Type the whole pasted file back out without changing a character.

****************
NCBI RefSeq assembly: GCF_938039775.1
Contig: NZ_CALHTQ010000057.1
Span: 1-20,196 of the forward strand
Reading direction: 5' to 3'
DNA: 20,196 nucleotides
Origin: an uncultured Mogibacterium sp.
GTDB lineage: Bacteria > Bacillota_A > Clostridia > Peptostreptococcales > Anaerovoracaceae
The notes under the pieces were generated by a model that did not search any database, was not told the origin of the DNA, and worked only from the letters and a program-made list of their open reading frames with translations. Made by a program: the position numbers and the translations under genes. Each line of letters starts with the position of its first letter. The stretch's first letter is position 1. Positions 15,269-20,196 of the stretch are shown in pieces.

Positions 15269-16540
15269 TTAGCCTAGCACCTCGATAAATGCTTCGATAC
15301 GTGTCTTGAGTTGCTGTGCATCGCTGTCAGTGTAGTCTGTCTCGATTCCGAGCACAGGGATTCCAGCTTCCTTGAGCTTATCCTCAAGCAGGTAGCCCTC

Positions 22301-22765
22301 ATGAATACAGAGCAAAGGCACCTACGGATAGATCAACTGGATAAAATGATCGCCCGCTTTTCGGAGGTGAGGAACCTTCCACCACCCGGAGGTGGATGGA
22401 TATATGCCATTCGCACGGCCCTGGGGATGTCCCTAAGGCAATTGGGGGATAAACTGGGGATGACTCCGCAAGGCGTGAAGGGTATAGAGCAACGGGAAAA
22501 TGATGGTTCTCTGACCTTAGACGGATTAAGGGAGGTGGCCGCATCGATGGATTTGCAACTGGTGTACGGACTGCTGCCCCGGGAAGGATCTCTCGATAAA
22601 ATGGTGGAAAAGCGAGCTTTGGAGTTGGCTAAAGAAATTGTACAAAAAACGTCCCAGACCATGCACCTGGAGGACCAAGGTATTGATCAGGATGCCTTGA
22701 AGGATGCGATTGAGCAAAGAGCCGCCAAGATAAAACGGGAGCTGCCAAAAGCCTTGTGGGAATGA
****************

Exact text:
NCBI RefSeq assembly: GCF_938039775.1
Contig: NZ_CALHTQ010000057.1
Span: 1-20,196 of the forward strand
Reading direction: 5' to 3'
DNA: 20,196 nucleotides
Origin: an uncultured Mogibacterium sp.
GTDB lineage: Bacteria > Bacillota_A > Clostridia > Peptostreptococcales > Anaerovoracaceae
The notes under the pieces were generated by a model that did not search any database, was not told the origin of the DNA, and worked only from the letters and a program-made list of their open reading frames with translations. Made by a program: the position numbers and the translations under genes. Each line of letters starts with the position of its first letter. The stretch's first letter is position 1. Positions 15,269-20,196 of the stretch are shown in pieces.

Positions 15269-16540
15269 TTAGCCTAGCACCTCGATAAATGCTTCGATAC
15301 GTGTCTTGAGTTGCTGTGCATCGCTGTCAGTGTAGTCTGTCTCGATTCCGAGCACAGGGATTCCAGCTTCCTTGAGCTTATCCTCAAGCAGGTAGCCCTC

Positions 22301-22765
22301 ATGAATACAGAGCAAAGGCACCTACGGATAGATCAACTGGATAAAATGATCGCCCGCTTTTCGGAGGTGAGGAACCTTCCACCACCCGGAGGTGGATGGA
22401 TATATGCCATTCGCACGGCCCTGGGGATGTCCCTAAGGCAATTGGGGGATAAACTGGGGATGACTCCGCAAGGCGTGAAGGGTATAGAGCAACGGGAAAA
22501 TGATGGTTCTCTGACCTTAGACGGATTAAGGGAGGTGGCCGCATCGATGGATTTGCAACTGGTGTACGGACTGCTGCCCCGGGAAGGATCTCTCGATAAA
22601 ATGGTGGAAAAGCGAGCTTTGGAGTTGGCTAAAGAAATTGTACAAAAAACGTCCCAGACCATGCACCTGGAGGACCAAGGTATTGATCAGGATGCCTTGA
22701 AGGATGCGATTGAGCAAAGAGCCGCCAAGATAAAACGGGAGCTGCCAAAAGCCTTGTGGGAATGA